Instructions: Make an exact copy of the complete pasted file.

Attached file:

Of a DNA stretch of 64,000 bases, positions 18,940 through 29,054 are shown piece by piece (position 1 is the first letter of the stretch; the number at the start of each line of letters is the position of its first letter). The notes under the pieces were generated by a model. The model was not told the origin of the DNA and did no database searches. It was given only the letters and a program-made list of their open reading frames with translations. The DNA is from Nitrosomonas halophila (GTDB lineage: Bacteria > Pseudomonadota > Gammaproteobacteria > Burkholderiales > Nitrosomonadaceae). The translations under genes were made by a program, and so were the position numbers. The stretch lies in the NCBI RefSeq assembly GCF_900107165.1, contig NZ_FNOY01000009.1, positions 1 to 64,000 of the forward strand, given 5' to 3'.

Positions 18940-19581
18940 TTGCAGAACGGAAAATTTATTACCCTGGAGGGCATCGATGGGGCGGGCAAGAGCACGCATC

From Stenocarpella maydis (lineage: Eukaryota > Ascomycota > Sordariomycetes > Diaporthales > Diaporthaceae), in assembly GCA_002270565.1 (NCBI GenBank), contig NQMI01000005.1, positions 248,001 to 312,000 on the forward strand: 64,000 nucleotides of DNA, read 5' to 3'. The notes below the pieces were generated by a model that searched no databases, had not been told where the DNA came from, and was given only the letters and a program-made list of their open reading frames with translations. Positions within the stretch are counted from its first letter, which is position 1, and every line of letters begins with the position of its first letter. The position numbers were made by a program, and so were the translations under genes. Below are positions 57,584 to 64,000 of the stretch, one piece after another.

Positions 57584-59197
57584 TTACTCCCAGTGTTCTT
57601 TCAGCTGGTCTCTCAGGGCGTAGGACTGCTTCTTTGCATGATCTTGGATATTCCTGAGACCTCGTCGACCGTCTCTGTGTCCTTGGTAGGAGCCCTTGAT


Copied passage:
Of a DNA stretch of 64,000 bases, positions 18,940 through 29,054 are shown piece by piece (position 1 is the first letter of the stretch; the number at the start of each line of letters is the position of its first letter). The notes under the pieces were generated by a model. The model was not told the origin of the DNA and did no database searches. It was given only the letters and a program-made list of their open reading frames with translations. The DNA is from Nitrosomonas halophila (GTDB lineage: Bacteria > Pseudomonadota > Gammaproteobacteria > Burkholderiales > Nitrosomonadaceae). The translations under genes were made by a program, and so were the position numbers. The stretch lies in the NCBI RefSeq assembly GCF_900107165.1, contig NZ_FNOY01000009.1, positions 1 to 64,000 of the forward strand, given 5' to 3'.

Positions 18940-19581
18940 TTGCAGAACGGAAAATTTATTACCCTGGAGGGCATCGATGGGGCGGGCAAGAGCACGCATC

From Stenocarpella maydis (lineage: Eukaryota > Ascomycota > Sordariomycetes > Diaporthales > Diaporthaceae), in assembly GCA_002270565.1 (NCBI GenBank), contig NQMI01000005.1, positions 248,001 to 312,000 on the forward strand: 64,000 nucleotides of DNA, read 5' to 3'. The notes below the pieces were generated by a model that searched no databases, had not been told where the DNA came from, and was given only the letters and a program-made list of their open reading frames with translations. Positions within the stretch are counted from its first letter, which is position 1, and every line of letters begins with the position of its first letter. The position numbers were made by a program, and so were the translations under genes. Below are positions 57,584 to 64,000 of the stretch, one piece after another.

Positions 57584-59197
57584 TTACTCCCAGTGTTCTT
57601 TCAGCTGGTCTCTCAGGGCGTAGGACTGCTTCTTTGCATGATCTTGGATATTCCTGAGACCTCGTCGACCGTCTCTGTGTCCTTGGTAGGAGCCCTTGAT